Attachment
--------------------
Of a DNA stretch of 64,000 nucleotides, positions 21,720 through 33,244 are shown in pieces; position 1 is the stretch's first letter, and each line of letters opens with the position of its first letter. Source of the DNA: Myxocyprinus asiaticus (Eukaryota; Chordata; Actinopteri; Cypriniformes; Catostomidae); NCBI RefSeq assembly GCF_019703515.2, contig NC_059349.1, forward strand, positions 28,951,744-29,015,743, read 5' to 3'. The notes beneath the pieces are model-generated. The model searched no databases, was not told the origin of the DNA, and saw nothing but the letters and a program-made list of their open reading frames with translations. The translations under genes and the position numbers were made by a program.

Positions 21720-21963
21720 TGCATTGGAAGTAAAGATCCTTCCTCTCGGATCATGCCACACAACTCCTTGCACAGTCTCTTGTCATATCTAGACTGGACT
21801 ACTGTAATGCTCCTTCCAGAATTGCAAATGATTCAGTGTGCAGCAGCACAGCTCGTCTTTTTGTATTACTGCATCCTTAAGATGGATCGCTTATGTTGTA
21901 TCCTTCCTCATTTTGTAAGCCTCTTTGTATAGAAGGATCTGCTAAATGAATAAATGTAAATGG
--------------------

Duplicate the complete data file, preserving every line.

Of a DNA stretch of 64,000 nucleotides, positions 21,720 through 33,244 are shown in pieces; position 1 is the stretch's first letter, and each line of letters opens with the position of its first letter. Source of the DNA: Myxocyprinus asiaticus (Eukaryota; Chordata; Actinopteri; Cypriniformes; Catostomidae); NCBI RefSeq assembly GCF_019703515.2, contig NC_059349.1, forward strand, positions 28,951,744-29,015,743, read 5' to 3'. The notes beneath the pieces are model-generated. The model searched no databases, was not told the origin of the DNA, and saw nothing but the letters and a program-made list of their open reading frames with translations. The translations under genes and the position numbers were made by a program.

Positions 21720-21963
21720 TGCATTGGAAGTAAAGATCCTTCCTCTCGGATCATGCCACACAACTCCTTGCACAGTCTCTTGTCATATCTAGACTGGACT
21801 ACTGTAATGCTCCTTCCAGAATTGCAAATGATTCAGTGTGCAGCAGCACAGCTCGTCTTTTTGTATTACTGCATCCTTAAGATGGATCGCTTATGTTGTA
21901 TCCTTCCTCATTTTGTAAGCCTCTTTGTATAGAAGGATCTGCTAAATGAATAAATGTAAATGG